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Examine the role of access to opportunity structures in causing crime and
deviance (12 marks)
Crime is where an individual commits and act that violates the law. Deviance can also be
a crime this is where an individual's behavior goes against what is socially accepted by
society. Different sociologists hold different views on the causes for crime and
deviance in society functionalists in particular refer to access of opportunity structures
Merton suggests that crime and deviance can be explained via the `strain to anomie'
theory. This is where the inability to achieve socially approved goals results in
frustration and the individual resorting to criminal means in order to get what they want.
The theory has two fundamental elements under pinning it, these are structural and
cultural. Deviance is the result of strain between these factors, the goals the culture
encourages individuals to achieve are legitimately limited due to the unequal opportunity
structure. Merton argues that an individuals position in the social structure affects their
response to the strain, he identified different types of adaptation, an example of a form
of deviance is the `innovator' where an individual accepts the goal of money and success,
but however uses `new' illegitimate means such as theft and fraud to achieve it.
Disadvantaged groups that are denied these opportunities to achieve legitimately are
within the ethnic minorities and the lower classes. This theory therefore claims that
when opportunity is inaccessible, crime and deviance is the result.
Merton's theory is supported by patterns within crime statistics. Statistics show that
most crime is poverty crime, suggesting the high value of material wealth. In addition
lower class crime rates are highest, demonstrating that this group has the least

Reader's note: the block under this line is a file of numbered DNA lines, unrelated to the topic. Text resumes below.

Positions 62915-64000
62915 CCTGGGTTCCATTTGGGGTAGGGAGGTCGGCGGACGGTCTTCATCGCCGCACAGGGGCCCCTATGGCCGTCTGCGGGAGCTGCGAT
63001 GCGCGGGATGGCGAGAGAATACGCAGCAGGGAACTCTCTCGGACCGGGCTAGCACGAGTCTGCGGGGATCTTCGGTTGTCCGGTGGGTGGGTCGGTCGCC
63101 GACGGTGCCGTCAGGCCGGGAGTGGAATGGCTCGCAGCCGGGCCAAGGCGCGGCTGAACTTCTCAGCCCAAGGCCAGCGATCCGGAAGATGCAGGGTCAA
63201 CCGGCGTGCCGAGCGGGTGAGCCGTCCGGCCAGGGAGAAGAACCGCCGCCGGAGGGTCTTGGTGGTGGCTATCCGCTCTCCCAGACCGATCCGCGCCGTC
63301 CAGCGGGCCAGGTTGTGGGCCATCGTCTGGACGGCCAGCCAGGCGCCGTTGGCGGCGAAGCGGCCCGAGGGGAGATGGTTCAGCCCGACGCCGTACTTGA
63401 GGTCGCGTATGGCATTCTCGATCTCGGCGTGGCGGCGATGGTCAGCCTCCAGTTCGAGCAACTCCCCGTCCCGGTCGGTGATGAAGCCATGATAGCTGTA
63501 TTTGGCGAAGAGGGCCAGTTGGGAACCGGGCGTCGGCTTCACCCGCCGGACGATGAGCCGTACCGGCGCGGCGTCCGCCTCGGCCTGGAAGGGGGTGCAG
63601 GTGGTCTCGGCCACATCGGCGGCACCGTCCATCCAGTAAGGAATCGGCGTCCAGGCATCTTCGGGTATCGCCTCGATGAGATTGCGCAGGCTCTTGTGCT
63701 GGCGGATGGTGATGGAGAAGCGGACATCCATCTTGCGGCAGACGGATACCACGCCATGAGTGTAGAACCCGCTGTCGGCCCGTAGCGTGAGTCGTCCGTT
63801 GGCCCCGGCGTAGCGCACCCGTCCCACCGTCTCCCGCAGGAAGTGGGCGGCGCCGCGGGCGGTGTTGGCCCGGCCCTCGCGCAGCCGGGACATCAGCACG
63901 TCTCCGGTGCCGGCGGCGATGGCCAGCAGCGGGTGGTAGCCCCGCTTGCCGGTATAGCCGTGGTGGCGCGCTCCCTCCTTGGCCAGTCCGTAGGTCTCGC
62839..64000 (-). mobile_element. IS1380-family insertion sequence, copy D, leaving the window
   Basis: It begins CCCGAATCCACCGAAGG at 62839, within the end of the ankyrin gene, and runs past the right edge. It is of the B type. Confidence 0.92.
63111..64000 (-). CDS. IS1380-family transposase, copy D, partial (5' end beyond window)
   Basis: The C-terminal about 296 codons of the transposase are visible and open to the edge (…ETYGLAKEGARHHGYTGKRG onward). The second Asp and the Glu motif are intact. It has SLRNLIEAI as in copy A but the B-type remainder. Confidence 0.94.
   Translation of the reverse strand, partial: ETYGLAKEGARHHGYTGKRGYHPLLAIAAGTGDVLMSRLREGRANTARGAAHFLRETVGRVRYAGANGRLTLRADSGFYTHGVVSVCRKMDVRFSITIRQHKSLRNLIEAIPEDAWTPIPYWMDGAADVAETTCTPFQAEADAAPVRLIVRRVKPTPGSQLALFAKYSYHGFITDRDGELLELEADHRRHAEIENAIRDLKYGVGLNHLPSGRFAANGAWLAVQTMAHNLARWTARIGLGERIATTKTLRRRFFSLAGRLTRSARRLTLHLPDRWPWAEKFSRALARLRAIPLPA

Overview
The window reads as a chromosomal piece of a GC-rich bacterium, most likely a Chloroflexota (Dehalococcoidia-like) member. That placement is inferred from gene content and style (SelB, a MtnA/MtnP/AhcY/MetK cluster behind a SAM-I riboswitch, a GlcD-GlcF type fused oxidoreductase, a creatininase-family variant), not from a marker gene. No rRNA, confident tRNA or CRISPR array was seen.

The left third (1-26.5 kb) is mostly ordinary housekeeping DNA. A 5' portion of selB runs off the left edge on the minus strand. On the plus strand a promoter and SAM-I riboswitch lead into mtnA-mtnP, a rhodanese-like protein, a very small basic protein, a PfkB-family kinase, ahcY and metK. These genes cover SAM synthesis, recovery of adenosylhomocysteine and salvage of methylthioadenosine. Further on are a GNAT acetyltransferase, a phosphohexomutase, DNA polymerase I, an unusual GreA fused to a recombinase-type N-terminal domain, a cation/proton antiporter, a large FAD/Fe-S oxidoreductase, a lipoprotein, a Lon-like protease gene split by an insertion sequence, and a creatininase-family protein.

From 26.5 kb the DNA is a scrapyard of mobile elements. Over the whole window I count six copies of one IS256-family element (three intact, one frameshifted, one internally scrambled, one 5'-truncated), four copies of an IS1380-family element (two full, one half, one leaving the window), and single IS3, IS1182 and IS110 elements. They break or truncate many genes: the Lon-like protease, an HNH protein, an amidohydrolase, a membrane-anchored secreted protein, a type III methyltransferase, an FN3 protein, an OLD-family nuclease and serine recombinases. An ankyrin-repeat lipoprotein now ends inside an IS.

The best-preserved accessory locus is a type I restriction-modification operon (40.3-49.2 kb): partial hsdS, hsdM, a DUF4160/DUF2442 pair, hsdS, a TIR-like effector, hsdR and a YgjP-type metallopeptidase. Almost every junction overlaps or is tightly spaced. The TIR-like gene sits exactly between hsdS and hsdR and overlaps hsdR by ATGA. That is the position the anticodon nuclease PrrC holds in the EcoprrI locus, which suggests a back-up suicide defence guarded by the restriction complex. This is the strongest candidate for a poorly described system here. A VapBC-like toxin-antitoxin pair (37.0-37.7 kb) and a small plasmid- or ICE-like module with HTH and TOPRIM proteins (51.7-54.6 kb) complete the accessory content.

opportunity to achieve wealth legitimately.
In addition Marxists would criticize this theory as it ignores the power of the ruling
class to make and enforce laws in ways that criminalise the poor and not the rich, rather
than the access of opportunity structure.
Cohen is a subcultural theorist who agrees with Merton's view of deviance stemming
from lowerclasses inability to achieve success by legitimate means, although his theory
can also be used to criticize Merton. This theory gives explanations as to crimes
committed by groups in which Merton ignores. In addition Merton focuses on utilitarian
crime for material gain such as fraud and theft, and does not take into account crimes of
no economic motive such as assault or vandalism. In reference to his research on
working class boys Cohen found that in the school system the boys lacked skills
(legitimate means) to achieve due to cultural deprivation. This inability to succeed put
them at the bottom of the official status hierarchy causing `status frustration'. Cohen
argued frustration was resolved by rejecting middle class mainstream values and forming
or joining a delinquent subculture with others in similar situations. It is within this new
subculture boys have an alternative status hierarchy. Due to failure in the legitimate
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Cohen however, assumes that working class boys start off sharing middle class success
goals, only to reject those when they fail. The possibility that these goals weren't shared
in the first place and so the boy never saw themselves as failures was ignored.
In conclusion Cloward and Ohlin's theory offers an explanation as to why not everyone
turns to utilitarian crimes.…read more